Scottish Budget 2021-2022: carbon assessment

Estimate of the consumption-based carbon emissions associated with planned budget expenditure.

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Annex A – Methodology

1. The figures presented in this report are estimated using the Scottish Government Environmental Input-Output Model (EIO) 2015.

2. The EIO is constructed using the Scottish Government Input-Output Tables 2015 (taken from the 1998-2016 Tables published in July 2019), UK Blue Book 2018 consistent Input-Output Tables 2015 and UK Analytical Tables 2015, UK Environmental Accounts 2015 (December 2020) and HM Treasury GDP Deflators, December 2020.

3. A fuller description of the model and its associated Greenhouse Gas effects estimates that this assessment is based upon can be found at: Supply, Use and Input-Output Tables

Revisions to the Environmental Input-Output Model

4. There has been no update to the UK Input-Output Analytical Tables at full industry detail since the Blue Book 2018 based 2015 tables. As a result, the only changes to the underlying model are:

Update of the emissions data from ONS environmental accounts to the latest published version (December 2020).

Update of the forecast GDP deflator used to project estimates to the budget year to the latest version published by HMT (December 2020).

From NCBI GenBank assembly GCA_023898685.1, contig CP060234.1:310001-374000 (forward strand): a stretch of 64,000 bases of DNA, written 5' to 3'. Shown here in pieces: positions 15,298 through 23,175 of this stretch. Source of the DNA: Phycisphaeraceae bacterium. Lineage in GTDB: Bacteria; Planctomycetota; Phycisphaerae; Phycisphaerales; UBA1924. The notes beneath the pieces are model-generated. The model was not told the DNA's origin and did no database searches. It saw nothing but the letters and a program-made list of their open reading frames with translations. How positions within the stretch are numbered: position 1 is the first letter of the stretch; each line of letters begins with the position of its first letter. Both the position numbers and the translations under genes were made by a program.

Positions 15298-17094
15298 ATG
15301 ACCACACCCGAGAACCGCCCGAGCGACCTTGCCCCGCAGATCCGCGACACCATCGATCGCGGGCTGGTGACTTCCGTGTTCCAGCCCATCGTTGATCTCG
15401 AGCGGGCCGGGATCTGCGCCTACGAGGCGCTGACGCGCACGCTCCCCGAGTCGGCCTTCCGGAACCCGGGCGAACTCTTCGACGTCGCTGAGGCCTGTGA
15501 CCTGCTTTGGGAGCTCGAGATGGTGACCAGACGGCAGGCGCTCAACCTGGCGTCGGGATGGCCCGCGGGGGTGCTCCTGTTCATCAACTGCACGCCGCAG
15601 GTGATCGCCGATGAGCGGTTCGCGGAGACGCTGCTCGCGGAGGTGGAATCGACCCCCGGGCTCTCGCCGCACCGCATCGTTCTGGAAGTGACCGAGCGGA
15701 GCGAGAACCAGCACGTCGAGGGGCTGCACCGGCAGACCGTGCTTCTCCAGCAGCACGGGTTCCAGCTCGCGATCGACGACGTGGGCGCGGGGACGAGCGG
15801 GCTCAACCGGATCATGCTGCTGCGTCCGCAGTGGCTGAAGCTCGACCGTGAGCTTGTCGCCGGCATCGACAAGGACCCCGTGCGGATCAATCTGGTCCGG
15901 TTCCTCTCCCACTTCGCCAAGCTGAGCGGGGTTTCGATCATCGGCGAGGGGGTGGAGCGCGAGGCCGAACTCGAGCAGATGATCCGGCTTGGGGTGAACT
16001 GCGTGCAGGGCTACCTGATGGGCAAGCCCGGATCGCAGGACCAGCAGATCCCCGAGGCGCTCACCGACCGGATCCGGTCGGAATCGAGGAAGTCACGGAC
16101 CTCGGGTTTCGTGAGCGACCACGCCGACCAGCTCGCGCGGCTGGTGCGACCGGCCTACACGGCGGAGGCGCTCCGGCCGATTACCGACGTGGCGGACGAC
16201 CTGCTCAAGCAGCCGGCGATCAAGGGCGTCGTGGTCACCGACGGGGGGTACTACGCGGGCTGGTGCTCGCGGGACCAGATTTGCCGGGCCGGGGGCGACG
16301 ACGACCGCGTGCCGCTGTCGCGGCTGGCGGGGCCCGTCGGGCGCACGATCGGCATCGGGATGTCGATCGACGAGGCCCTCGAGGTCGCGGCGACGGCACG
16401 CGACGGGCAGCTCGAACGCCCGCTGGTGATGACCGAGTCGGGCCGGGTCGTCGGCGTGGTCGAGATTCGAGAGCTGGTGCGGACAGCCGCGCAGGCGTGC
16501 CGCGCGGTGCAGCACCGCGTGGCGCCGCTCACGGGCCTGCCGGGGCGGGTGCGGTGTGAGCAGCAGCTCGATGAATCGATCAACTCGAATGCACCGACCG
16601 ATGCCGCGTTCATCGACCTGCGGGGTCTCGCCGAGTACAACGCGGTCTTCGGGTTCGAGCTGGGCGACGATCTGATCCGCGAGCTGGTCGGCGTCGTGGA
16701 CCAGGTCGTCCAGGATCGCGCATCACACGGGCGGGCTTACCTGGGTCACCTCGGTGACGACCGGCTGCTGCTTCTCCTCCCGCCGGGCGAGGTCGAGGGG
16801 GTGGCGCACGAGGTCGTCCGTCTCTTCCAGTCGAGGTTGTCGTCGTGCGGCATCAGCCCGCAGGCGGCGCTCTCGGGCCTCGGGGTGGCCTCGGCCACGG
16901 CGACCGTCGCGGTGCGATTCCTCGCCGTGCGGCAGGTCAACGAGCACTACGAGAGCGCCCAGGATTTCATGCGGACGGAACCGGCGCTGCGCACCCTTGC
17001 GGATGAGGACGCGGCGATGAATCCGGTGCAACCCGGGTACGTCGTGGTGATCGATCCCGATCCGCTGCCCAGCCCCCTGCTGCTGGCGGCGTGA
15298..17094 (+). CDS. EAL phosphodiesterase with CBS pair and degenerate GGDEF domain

5. These changes have led to a downward revision to estimated greenhouse gas emissions arising from the 2020-21 Draft Budget of around 6%.

6. The majority (over 95%) of this revision arises from the updating of the UK HM Treasury GDP Deflators from the December 2019 published series to December 2020. The new series shows a sharp increase in 2020-21 due to the impact of Covid-19, implying a lower volume of activity (and hence emissions) per pound spent in the revised model compared to the published one. The remainder of the revision is due to taking on updated estimates of greenhouse gas emissions by industry from the UK Environmental Accounts.

7. Care should be taken when interpreting the revision to imported GHGs. Given the lack of a world economy model and emissions factors, the EIO model uses the UK economy as a proxy for the world economy. Changes in emissions intensities in the UK economy may not be representative of changes in the world economy, for example due to different technologies being used, or if more carbon intensive activities move overseas and are replaced by imports.



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